IN the recent media focus on Russia's many difficulties, little has been said about a potential time bomb - Kaliningrad. A major problem exists with this small, overwhelmingly Russian ethnic enclave located between Poland and Lithuania on the Baltic coast. That problem is bound to grow, and it could explode.
Moscow's ``near abroad'' policy will be tested in Kaliningrad. The region and its capital Konigsberg, formerly the northern third of East Prussia, was occupied by the Red Army in 1945. Though it became a province of Russia in 1946, Kaliningrad's territory is separated from that country by two independent states.
At present, virtually all of Kaliningrad's overland communications go through Lithuania. Shipping by sea from St. Petersburg can be problematic in the winter.
The reason the issue of Kaliningrad is ignored is political. As in the case of the four insignificant Kurile Islands that continue to sour Russo-Japanese relations, discussion of the Kaliningrad issue may aggravate the already unstable political climate in Russia. Kaliningrad could easily fuel the nationalist and fascist moods among a significant portion of the Russian population.
Several underlying questions on the legal status of the region, however, cannot be forever ignored. In view of the consensus in the world community against border changes, no neighbor has yet openly questioned Kaliningrad's status as a province of the Russian Federation. But such questions lurk just below the surface.
The exact status of the enclave in terms of international law is murky. The Potsdam Agreements of 1945 include the territory in a Soviet zone of occupation in Germany, and there is a statement of intent by the Allies to support Kaliningrad's eventual incorporation into the USSR during a peace conference.
That conference was never held. In 1946, the Soviet Union turned the region over to the Russian Federation and renamed the city of Konigsberg ``Kaliningrad,'' after the then figurehead president of the USSR, Mikhail Kalinin. It now remains the last place in the erstwhile empire that has not shed itself of such Stalinist nomenclature.
The territory is today probably the most militarized entity on the globe. The Soviets transformed the area into an armed camp during the cold war. Along with adjoining Lithuania, the region was built into one of the principal reserve areas in the event of a battle in Germany. For decades, a large percentage of its population consisted of military transients - troops, dependents of military personnel, or employees of enterprises in the Soviet military-industrial complex.
Lately, its high military concentration has been swelled by absorption of very large numbers of troops withdrawn from Germany, Poland, and Lithuania. Exact figures are unavailable but likely exceed 300,000. The total population of the province is estimated to be between 900,000 and 1 million. A significant proportion, perhaps 200,000, are military pensioners and their families. However, even a half-century later, the still heavily ruined and decrepit region remains underpopulated in comparison with prewar times.
The new international situation, which replaced the former East-West confrontation, has made this isolated concentration of Russian military on the flank of NATO seem anachronistic. Yet the possibility of withdrawing significant numbers of these troops to Russia proper is unrealistic in view of Russia's limited logistical capacity.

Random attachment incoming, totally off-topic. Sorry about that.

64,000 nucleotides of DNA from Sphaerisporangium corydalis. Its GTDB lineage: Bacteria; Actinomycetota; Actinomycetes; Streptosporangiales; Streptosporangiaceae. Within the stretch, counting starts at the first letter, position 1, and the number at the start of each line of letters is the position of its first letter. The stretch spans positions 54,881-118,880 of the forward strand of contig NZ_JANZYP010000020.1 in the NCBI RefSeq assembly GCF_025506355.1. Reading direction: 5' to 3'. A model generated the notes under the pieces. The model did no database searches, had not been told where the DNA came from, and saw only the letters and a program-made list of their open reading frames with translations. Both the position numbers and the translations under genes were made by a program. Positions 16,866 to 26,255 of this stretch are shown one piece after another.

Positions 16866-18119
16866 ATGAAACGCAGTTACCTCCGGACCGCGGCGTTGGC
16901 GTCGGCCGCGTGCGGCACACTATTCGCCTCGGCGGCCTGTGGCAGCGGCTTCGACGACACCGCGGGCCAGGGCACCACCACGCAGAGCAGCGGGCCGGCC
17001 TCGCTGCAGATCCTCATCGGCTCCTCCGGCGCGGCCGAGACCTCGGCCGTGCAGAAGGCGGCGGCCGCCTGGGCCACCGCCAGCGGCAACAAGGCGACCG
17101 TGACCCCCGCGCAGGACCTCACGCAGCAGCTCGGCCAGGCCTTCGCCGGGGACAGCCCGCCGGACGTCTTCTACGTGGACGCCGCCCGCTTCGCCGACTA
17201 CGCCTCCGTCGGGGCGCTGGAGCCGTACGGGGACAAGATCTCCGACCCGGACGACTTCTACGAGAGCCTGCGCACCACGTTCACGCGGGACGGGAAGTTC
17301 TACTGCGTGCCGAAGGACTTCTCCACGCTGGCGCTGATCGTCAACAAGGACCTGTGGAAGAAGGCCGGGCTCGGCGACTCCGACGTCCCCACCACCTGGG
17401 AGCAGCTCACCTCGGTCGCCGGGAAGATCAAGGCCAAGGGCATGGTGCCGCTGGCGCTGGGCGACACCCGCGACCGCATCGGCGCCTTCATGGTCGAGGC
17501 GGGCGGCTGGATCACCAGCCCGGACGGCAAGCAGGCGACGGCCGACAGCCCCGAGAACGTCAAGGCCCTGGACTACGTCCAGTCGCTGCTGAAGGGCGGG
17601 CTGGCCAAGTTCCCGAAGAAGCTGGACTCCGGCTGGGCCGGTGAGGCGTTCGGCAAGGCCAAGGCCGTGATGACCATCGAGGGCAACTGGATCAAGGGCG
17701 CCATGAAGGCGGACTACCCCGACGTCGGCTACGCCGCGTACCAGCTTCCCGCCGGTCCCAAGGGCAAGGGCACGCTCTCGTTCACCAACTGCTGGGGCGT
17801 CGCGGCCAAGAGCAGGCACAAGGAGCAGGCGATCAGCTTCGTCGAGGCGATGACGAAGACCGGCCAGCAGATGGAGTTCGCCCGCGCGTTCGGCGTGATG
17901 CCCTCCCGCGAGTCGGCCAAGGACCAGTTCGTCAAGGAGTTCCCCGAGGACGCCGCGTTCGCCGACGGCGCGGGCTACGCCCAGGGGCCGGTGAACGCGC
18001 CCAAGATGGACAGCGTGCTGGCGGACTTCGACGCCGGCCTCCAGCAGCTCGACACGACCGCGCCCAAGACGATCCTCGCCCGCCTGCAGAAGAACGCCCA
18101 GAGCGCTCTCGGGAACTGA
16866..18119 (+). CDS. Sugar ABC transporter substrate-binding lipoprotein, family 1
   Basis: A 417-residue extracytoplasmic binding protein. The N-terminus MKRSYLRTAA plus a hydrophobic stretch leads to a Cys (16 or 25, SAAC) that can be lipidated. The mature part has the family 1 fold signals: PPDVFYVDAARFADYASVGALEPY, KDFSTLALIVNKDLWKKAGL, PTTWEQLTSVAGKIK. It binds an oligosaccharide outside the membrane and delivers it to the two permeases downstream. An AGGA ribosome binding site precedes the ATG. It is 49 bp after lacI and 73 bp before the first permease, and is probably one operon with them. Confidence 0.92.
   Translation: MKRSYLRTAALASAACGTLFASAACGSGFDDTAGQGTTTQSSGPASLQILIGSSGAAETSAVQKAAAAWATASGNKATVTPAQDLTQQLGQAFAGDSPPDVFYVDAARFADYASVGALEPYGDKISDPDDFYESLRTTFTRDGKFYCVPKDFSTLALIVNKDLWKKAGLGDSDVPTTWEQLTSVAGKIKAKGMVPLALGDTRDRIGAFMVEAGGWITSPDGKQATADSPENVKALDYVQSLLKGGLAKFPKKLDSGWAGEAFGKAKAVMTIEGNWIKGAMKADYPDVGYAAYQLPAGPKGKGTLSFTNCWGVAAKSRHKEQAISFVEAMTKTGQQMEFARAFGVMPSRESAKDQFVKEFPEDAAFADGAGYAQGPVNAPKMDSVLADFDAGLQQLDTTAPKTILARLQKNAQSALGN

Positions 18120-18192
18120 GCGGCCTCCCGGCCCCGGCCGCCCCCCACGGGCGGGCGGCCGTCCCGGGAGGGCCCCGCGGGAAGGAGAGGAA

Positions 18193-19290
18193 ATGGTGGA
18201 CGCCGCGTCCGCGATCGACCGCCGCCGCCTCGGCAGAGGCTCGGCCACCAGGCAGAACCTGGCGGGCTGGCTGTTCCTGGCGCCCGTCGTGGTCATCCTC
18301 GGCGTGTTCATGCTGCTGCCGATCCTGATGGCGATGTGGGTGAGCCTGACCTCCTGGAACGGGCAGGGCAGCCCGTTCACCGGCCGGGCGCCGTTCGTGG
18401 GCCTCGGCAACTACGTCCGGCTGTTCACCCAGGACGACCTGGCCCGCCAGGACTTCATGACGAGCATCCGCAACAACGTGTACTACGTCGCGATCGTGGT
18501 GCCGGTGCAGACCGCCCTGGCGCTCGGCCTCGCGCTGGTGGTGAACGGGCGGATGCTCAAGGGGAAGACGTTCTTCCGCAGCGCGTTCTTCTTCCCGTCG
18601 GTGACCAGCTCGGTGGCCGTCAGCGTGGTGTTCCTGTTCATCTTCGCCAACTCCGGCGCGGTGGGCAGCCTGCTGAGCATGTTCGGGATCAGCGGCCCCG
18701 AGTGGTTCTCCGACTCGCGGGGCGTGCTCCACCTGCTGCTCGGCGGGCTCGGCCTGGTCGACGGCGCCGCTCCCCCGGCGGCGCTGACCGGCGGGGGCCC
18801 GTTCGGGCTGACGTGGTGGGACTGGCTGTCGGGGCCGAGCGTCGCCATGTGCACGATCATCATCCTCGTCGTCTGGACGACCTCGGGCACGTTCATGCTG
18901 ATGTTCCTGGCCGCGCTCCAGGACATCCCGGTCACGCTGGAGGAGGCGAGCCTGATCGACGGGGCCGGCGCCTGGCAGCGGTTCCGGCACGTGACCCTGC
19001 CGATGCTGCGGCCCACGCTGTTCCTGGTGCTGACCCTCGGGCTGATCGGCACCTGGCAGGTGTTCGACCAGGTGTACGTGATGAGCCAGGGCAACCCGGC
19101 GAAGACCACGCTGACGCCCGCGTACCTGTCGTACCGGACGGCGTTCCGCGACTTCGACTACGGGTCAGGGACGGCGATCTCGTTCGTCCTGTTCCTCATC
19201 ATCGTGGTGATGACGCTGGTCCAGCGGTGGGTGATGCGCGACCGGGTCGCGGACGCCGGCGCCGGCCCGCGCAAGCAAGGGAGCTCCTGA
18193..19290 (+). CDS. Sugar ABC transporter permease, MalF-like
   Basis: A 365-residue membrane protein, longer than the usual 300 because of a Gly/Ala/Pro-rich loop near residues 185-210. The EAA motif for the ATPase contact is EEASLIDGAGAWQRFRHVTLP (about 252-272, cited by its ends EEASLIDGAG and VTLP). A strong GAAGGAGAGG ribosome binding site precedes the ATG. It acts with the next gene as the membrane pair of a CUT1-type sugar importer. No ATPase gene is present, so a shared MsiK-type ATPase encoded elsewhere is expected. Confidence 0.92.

Such a massive military and naval establishment is perceived as a threat throughout the region. The creation of any system of security in Europe cannot ignore the question of what should or can be done about this bloated garrison.
The practical conditions under which most of the troops have to exist in the region present special problems and threats to security. The crumbling Nazi Wehrmacht barracks cannot adequately house the increased numbers of military personnel. Conditions, especially for newly transferred units, are appalling. Even simple interruptions in supplies could trigger disturbances. It is not inconceivable that ill-fed, highly armed bands of Russian troops could begin to forage in neighboring countries for no reason beyond survival. It is not surprising that both of Kaliningrad's immediate neighbors by land - Lithuania and Poland - have requested membership in NATO.
Futhermore, the legacy of the dysfunctional Soviet economy is acute here. Kaliningrad's productive potential was geared in an unusually high degree to the Soviet military-industrial complex. While this problem affects virtually all parts of the former USSR, it is overwhelming in Kaliningrad. Such a condition significantly complicates privatization and the introduction of a market economy.
Russian leadership in the region has come out on more than one occasion for some sort of special status, be it a free-trade zone or an autonomous region independent of Moscow, that would be able to enter into commercial and political arrangements with its neighbors. Some efforts in this direction are under way. But they may not be enough.
Were the potential disarray in Moscow to lead to a fragmentation of Russia (not an impossible scenario), independence would, by virtue of its situation, devolve on Kaliningrad. A tiny state dominated by a giant hungry garrison would then emerge as the latest European nation. Is the world prepared for this possibility? The Opinion/Essay Page welcomes manuscripts. Authors of articles we accept will be notified by telephone. Authors of articles not accepted will be notified by postcard. Send manuscripts to Opinions/Essays, One Norway Street, Boston, MA 02115, by fax to 617 -450-2317, or by Internet E-mail to OPED@RACHEL.CSPS.COM.